This post was originally published Aug 11 on Sebastian Grabski’s blog Orchestrated Things
“Networks as we know them, are going to stay like that for quite some time”
Every once in a while, the networking world is shaken by the new “shiny object” which is supposed to solve networking pains. The most modern “shiny objects” have the shape of a controller. As such, we have seen the rise of SDN controllers that are based on the promise of networking programmability, rooting from OpenFlow. Next, we have seen MPLS based SDN controllers, which are more scalable and mature. Likewise, we have seen the rise of programmable data center fabrics- where multiple DC switches can be viewed as one and are programmable from one place. The recent innovation is SD-WAN, which is storming the market with excellent programmability of VPN’ which we are familiar with.
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What’s the fuss then, and what it has to do with network automation?
The common denominator for all of them is an island, which is also known as a domain. As a result we have islands with better or worse programmability. Within an island, things are simple. Usually you have a controller, whereby, from a single place you can build network constructs, create connectivity patterns and enable policies. But in reality, the real network, when we look at it holistically, is not a single island but rather a combination of many islands.
Let’s assume that we have a VM inside a data center which is controlled by DC fabric. Inside DC we can build connectivity patterns easily, but what happens when you need to leave a datacenter? Many VM’s have a need to communicate with the Internet or OSS network for monitoring. Usually it requires access to the outside world from a DC perspective. This “outside world” is usually implemented with MPLS. At the edge of DC we have a PE router which serves as a gateway for a DC. Some DC fabrics are smart enough to configure it, some are not. In reality, we need to connect two islands somehow. Is that all? Most likely not, as often, organizations have multiple DC fabrics (read multiple islands) – some built with the same, proprietary technology and some are built with different. Delving deeper, what if a company uses SD-WAN to connect two DC fabrics or company resources in general? We would then need to connect with yet another island, which is SD-WAN.
In summary, the real networks are a combination of “programmability islands” and connectivity between these islands will remain. For various reasons, this is the most fragile element of network programmability. The process of network automation aims to maximise efficiency and functionality.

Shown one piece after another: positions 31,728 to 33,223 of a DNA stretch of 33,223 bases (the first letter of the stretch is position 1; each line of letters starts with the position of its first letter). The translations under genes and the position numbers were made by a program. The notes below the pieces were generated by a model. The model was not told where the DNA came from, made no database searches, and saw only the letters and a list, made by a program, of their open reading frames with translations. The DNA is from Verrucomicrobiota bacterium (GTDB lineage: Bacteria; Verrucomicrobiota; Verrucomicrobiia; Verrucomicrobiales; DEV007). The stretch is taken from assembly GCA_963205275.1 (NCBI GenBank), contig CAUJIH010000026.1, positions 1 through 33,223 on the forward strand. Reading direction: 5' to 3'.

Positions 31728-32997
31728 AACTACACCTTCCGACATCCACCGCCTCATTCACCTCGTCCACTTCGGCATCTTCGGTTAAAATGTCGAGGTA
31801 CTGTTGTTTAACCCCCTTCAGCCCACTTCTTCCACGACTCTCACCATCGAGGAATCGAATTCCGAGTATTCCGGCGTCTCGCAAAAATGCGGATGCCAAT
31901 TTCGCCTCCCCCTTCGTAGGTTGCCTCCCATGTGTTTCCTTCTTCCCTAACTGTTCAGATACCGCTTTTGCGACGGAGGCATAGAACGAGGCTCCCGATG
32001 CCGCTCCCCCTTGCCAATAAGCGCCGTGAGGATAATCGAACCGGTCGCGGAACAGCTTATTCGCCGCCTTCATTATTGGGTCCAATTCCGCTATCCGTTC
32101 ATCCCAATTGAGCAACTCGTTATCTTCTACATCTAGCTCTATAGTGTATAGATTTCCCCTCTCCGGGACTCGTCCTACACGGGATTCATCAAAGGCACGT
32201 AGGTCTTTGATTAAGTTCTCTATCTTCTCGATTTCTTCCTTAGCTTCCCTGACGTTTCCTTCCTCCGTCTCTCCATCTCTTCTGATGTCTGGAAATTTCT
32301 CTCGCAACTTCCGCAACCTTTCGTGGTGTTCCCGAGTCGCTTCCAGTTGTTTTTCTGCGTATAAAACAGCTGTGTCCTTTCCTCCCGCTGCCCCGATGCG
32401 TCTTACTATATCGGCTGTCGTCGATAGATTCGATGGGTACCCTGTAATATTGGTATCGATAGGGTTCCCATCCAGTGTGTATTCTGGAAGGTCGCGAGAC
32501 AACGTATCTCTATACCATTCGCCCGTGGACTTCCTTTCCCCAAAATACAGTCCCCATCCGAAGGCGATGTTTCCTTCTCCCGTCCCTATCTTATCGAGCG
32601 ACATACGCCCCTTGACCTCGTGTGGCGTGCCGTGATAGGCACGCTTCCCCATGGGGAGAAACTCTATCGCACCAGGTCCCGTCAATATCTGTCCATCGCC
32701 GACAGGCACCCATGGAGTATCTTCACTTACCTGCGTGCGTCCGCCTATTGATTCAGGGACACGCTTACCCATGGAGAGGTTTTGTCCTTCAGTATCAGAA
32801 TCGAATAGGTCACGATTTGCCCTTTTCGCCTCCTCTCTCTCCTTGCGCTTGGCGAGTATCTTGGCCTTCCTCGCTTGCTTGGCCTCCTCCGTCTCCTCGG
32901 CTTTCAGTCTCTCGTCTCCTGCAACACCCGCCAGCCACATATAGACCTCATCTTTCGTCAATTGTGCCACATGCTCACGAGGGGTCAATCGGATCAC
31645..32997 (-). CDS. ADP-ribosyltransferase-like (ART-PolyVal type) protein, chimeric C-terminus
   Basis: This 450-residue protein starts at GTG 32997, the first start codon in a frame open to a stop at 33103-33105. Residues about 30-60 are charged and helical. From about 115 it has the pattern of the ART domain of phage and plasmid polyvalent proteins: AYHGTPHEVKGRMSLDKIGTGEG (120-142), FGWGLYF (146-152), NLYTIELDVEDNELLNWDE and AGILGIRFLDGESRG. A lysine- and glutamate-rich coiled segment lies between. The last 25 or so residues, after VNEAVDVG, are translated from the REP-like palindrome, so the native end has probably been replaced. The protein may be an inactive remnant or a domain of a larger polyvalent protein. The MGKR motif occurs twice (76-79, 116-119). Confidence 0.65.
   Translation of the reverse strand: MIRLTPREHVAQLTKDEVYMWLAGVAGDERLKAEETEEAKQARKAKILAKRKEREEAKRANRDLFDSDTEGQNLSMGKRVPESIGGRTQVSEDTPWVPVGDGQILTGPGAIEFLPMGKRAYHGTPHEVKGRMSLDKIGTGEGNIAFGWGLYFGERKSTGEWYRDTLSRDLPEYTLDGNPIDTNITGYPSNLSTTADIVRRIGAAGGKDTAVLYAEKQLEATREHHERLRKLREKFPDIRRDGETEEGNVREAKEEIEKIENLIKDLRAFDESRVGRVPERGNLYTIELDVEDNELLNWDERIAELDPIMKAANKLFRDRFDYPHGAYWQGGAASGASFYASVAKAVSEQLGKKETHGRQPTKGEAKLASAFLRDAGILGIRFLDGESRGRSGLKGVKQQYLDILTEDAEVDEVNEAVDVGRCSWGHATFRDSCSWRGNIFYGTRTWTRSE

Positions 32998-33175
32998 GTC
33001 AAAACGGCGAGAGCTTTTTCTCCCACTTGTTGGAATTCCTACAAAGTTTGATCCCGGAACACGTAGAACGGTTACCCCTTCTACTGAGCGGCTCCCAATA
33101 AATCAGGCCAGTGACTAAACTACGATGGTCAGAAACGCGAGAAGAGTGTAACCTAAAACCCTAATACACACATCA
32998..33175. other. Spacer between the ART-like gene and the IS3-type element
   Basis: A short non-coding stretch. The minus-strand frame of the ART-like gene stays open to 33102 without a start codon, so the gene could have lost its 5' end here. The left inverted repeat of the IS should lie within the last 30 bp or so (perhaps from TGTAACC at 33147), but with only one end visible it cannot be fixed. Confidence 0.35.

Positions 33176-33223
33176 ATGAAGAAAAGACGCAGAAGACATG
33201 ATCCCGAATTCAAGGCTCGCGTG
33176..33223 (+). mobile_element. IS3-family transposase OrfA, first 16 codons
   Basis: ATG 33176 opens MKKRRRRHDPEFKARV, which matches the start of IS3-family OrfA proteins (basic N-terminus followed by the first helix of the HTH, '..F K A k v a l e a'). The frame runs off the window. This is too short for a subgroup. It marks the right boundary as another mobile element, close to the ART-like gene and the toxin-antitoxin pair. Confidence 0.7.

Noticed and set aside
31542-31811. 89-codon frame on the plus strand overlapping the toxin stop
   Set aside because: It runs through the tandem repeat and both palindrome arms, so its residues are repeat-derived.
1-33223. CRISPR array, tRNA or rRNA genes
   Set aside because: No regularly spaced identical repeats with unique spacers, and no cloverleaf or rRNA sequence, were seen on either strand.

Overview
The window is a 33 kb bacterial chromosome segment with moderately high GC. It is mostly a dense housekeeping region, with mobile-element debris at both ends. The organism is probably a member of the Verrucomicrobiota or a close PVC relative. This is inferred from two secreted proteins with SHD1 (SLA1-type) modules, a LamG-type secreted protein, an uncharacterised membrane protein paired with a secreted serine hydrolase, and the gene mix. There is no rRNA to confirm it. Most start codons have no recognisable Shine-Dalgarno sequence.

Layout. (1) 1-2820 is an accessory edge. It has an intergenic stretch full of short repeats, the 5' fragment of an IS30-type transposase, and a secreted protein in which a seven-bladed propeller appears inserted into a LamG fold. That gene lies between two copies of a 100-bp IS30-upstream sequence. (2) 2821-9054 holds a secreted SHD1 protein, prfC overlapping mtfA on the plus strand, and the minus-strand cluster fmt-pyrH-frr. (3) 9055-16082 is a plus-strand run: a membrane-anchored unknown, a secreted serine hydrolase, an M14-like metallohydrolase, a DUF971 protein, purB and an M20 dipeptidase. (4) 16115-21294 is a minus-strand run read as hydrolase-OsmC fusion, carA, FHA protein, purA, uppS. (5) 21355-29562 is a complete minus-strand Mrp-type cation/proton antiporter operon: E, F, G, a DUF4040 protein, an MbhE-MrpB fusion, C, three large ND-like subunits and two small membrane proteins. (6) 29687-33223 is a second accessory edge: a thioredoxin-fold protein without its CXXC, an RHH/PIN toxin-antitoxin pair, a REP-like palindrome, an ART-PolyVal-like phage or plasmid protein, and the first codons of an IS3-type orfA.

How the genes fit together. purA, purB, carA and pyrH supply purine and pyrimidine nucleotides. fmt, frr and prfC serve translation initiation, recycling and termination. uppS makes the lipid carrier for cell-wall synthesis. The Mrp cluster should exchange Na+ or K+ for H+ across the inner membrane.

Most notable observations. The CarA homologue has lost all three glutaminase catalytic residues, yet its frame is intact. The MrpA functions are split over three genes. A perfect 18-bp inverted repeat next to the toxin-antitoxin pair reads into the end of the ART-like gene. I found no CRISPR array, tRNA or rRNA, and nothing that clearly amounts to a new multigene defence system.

In real life, domains are managed by different groups and organizations. This means that in order to create connectivity between two domains, you need to have a process that facilitates a ‘handshake’ between groups (IP addresses, VRF’s, VLANs etc…). This process takes time and effort,sometimes taking a few weeks. Network Automation automates the security provisioning and management of devices within a network, maximising efficiency and functionality within these organizations. Network Orchestration, an ‘advanced’ version of network automation, automates entire processes as opposed to a single task.
Another challenge is proper tooling. Every domain usually has its own controller and within a domain, infrastructure provisioning is smooth but when we need to leave the domain, we need to provision parts of the additional infrastructure (routers, switches). Many existing tools out there are very device centric. If you take Ansible for instance, it can automate configuration well, but on a single node. If you need to connect two or three nodes and create a topology and dependencies – neither Ansible or Terraform are sufficient.
Assuming we are able to address organizational challenges with processes, let’s focus on a technical challenge. The solution for cross domain network stitching requires proper orchestration that can accordingly model network topology. TOSCA seems to fit well into this scenario. It’s grammar is based on a concept of nodes and relationships which can directly translate to network topology constructs. With TOSCA, we can model “logical wire”, which is a network service composition represented by TOSCA nodes and relationships.
As presented in the image above, we can see the model of the “logical wire” with sample implementation where “Openstack NET” is connected to “GW”, then “GW” is connected to “RTR” and “RTR” is connected to VRF. This model defined in TOSCA is later on consumed by the orchestrator which implements it. I’m planning a more detailed blog on how to leverage TOSCA for building “logical network wire”, whilst also presenting sample TOSCA based templates. Stay tuned for more if interested.
Generally, TOSCA enables defining networks in a declarative manner. If you’re interested how declarative networking with TOSCA works – please take a look at this blog post
Networks as we know it will stay for quite some time. We will see new or refreshed technologies which are going to make networks more programmable and network automation and network orchestration tools more accessible. Though I don’t count on this addressing complete network environments. There are movements and initiatives aiming to make networks “cloud native”, using cloud patterns and technologies to make it more agile. This does seem feasible for a network control plane, however for the date plane, it’s not that easy. The nature of the problem is that “network islands” are going to remain for quite some time. It’s the nature of the beast and the only way to address this in the short/mid-term is a proper service composition and network orchestration, to make it more automatic.